War for the Overworld Interview: Josh Bishop
- Updated: 5th Mar, 2015
War for the Overworld is almost here, after its successful Kickstarter in 2013. Heavily influenced by the Dungeon Keeper games of the late 90s, developers Subterranean Games had an ambitious vision for their first project. I talked to CEO and Creative Director Josh Bishop about what they learned and whether they’re tempted by eSports
Where are you compared to where you expected to be 2 years ago?
JB: We expected to be released two years ago. [laughs] A lot’s changed, really. I guess that depends what you’re asking. We I would say throughout last year we sort of knew we would be releasing around this time, we just weren’t sure exactly when so we stopped talking about a release date.
Why is that? Would you say it’s your lack of experience, or would you keep adding stuff to the game?
JB: Both. Probably more so our lack of experience. We’ve never done this before. All of us, this is our first real game so… we knew what we were doing as far as making it and we were happy that we were making it and it was solid and people were enjoying it. We just weren’t really sure how long it as going to take throughout.
People always say that the last 10% takes the same amount of the time as the first 90%. That’s very much been true.
Towards the end of last year we were getting more and more confident about early next year we’d be releasing and then it was February, then it was March and now it’s April. We’re dead set on that now. April 2nd.
All the stuff about Peter Molyneux [recently] – has that affected you in any way?
JB: No, it’s not really affected us. We’ve read it, obviously, and there’s not really much to say. It happened. I would say a lot of Kickstarters have those problems. They say a lot of things and so early on in the development and there’s a reason that the big triple-A games, studios, don’t talk to people until 12 months before release.
If you were to do an interview with, I don’t know, Bleszinski, 6 months into development of Gears of War and then 12 months before release, and you’d compare the answers, everyone would murder him.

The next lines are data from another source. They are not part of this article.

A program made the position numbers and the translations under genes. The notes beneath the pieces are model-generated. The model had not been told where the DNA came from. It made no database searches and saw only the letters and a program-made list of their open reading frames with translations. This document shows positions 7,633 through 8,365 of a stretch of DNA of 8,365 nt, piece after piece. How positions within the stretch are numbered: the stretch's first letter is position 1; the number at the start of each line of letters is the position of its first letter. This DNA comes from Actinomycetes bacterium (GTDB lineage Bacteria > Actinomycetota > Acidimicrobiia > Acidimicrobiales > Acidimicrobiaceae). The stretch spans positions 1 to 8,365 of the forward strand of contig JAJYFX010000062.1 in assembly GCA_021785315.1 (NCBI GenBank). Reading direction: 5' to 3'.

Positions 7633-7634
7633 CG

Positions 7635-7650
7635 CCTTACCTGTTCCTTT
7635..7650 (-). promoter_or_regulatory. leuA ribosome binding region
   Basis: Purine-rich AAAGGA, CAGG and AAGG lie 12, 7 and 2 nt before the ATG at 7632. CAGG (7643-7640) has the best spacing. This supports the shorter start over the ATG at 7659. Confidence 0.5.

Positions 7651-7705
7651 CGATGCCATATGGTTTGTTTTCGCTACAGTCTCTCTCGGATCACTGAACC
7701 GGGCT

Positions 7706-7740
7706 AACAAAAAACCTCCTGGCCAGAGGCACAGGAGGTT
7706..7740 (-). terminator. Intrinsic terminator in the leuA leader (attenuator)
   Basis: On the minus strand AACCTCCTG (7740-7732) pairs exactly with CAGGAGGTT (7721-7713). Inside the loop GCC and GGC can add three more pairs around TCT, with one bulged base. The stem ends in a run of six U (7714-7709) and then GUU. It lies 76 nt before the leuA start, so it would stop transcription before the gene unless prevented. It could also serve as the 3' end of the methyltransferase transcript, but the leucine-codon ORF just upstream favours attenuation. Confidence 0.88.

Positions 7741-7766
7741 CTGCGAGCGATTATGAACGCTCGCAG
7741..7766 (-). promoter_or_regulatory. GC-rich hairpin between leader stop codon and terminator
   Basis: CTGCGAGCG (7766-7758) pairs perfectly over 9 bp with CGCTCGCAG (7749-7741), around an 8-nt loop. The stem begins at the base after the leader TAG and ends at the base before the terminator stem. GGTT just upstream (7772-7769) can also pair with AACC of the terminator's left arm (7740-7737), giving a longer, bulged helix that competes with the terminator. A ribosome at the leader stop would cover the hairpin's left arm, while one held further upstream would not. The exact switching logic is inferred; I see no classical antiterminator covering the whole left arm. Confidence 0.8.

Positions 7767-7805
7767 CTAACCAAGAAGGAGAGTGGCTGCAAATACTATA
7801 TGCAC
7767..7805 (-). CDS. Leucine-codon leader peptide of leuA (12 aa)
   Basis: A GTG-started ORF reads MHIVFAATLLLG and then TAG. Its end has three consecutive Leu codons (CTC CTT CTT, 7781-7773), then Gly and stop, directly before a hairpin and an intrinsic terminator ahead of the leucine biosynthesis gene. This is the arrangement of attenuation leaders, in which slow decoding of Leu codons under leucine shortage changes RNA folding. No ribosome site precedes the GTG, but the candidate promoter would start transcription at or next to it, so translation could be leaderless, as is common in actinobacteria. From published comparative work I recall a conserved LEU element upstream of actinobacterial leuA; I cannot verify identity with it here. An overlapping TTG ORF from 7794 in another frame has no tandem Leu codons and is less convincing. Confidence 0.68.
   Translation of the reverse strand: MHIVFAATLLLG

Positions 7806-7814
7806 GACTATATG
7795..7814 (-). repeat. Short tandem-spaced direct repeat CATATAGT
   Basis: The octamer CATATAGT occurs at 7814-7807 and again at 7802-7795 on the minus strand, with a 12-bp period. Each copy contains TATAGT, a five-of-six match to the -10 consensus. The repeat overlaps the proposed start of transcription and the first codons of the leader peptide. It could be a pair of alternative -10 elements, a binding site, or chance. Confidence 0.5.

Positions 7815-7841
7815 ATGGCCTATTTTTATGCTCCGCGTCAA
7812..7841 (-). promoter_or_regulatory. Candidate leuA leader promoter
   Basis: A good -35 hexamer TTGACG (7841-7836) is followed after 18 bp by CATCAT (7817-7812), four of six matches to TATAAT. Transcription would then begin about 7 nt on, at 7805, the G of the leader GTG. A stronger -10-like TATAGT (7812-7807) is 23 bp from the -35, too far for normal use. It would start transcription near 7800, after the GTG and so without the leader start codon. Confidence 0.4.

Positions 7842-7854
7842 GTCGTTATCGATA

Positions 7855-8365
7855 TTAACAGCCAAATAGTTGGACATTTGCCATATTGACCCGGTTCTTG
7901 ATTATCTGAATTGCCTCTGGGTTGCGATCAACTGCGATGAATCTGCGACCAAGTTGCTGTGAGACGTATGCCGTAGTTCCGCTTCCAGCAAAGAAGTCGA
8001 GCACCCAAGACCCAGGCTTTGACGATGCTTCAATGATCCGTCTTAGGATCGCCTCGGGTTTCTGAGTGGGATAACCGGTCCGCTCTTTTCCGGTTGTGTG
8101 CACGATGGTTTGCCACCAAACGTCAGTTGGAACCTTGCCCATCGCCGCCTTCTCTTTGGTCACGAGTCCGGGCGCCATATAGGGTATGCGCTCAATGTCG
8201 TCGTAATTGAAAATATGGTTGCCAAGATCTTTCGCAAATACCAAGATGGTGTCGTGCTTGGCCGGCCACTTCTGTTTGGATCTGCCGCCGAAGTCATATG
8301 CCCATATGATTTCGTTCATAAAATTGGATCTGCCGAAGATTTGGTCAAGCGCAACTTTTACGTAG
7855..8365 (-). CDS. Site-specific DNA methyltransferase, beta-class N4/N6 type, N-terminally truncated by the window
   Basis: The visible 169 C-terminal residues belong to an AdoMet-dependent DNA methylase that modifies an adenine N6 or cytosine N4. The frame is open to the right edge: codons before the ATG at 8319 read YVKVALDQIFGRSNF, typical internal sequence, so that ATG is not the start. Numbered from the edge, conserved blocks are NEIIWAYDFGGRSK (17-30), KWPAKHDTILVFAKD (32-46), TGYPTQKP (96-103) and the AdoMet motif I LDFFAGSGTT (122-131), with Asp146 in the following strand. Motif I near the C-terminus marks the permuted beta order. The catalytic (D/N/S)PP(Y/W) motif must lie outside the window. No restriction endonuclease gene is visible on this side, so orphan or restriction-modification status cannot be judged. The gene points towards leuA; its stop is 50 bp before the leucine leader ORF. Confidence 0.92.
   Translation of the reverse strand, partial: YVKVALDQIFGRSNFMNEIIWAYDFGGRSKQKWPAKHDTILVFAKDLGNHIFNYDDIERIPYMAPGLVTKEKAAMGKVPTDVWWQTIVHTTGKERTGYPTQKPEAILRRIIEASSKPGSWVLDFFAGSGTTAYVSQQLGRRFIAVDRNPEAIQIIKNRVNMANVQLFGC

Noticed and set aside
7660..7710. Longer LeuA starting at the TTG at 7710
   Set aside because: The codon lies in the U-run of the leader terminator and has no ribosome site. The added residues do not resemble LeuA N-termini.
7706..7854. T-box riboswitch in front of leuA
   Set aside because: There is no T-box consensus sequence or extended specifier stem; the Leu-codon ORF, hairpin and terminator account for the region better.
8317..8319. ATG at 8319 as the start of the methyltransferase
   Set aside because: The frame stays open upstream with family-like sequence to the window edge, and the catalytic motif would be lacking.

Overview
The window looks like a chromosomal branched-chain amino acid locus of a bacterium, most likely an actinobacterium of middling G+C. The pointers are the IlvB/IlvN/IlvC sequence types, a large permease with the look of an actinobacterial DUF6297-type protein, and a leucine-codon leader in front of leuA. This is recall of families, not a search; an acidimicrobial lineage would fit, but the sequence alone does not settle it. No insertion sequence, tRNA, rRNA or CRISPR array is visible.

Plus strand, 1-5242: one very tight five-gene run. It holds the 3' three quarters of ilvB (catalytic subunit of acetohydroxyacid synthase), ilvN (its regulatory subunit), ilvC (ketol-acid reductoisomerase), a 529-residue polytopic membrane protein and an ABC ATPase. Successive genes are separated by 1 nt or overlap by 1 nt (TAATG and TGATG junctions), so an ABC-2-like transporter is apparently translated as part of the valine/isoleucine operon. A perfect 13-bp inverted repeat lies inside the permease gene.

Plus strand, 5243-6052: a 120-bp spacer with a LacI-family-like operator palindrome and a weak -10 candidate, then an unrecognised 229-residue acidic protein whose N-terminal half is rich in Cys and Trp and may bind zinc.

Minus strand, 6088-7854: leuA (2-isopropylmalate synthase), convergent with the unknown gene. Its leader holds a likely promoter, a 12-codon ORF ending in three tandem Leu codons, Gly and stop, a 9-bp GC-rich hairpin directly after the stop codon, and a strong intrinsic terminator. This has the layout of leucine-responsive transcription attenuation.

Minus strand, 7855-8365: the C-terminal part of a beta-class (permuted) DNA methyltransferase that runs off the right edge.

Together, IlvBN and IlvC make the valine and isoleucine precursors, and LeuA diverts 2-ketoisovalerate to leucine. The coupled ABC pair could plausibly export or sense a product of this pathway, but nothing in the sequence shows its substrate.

Kickstarter is difficult in that way because you have to just guess and assume and stuff changes as you’re developing a game. If you were to go in and say stuff during the kickstarter and then just do exactly that, the game wouldn’t end up very good. As you’re making a game, it’s gonna change. It’s a creative process.
You guys were very open.
JB: Yeah. I mean, stuff has changed throughout the years. We removed stuff, we’ve added stuff, we’ve changed stuff. The thing is, we’ve just told people exactly what’s been going on and I think that’s been one of our biggest strengths. We’ve delayed the game, I don’t know how many times, and people seem to not mind because of how transparent we’re being. And of course, they have it on Early Access so they can just play it. It’s not like we’re hiding anything from them. You see it and we tell them exactly what’s going on. There doesn’t seem to be any problems.
Do you worry more about doing press than you did?
JB: I can understand people’s reservations because a lot of people aren’t as transparent as us. The level of transparency that we try to retain would probably make some people uncomfortable to start with, so going into press and them asking questions about stuff they don’t want to talk about, I can understand that. We’ve just been completely transparent with everything so I don’t mind so much.
Are you looking at eSports at all?
JB: It would be cool. I’m not sure. I have no idea if that’s gonna be a thing. It’s difficult. I, personally, am a fan of League of Legends, LCS I watch, a lot. Some of the people on the team are big fans of DOTA, Starcraft, stuff like that. So it would be nice to see but I don’t know if it’s going to be a big enough game for that, to be honest. It could happen.
I mean the thing about all those games is, it happened organically. For the original Starcraft and the original DOTA, it was all very organic. Obviously with DOTA 2 and League of Legends, Valve and Riot are throwing millions of dollars at it. Initially, it was pretty organic. Nor do we have millions of dollars.
JB: As far as balance is concerned, probably not at launch. After launch, a while, once we have some time, yeah. I think it could. But we’ll see. I’ve no idea. The thing is, if you would go and look at interviews with people at Riot and you ask them “Did you think it was going to be this big, as an eSport?” they would be like, absolutely not. They started making that game in a room this big. [points around the Central London pub basement that we’re sitting in.]
You look at that picture of the original League from what, 2011? It’s like, 12 guys in a room.
JB: Yes, exactly.
But will you be looking at it with an eye to perhaps…
JB: We’re not going to force it at all.
Certainly we’re going to keep an eye on the balance because that’s just making the game fun. But yeah, we’re not going to get out of our way to try and force eSports. We might host a tournament or two just for fun but we’re not going to like, make a league.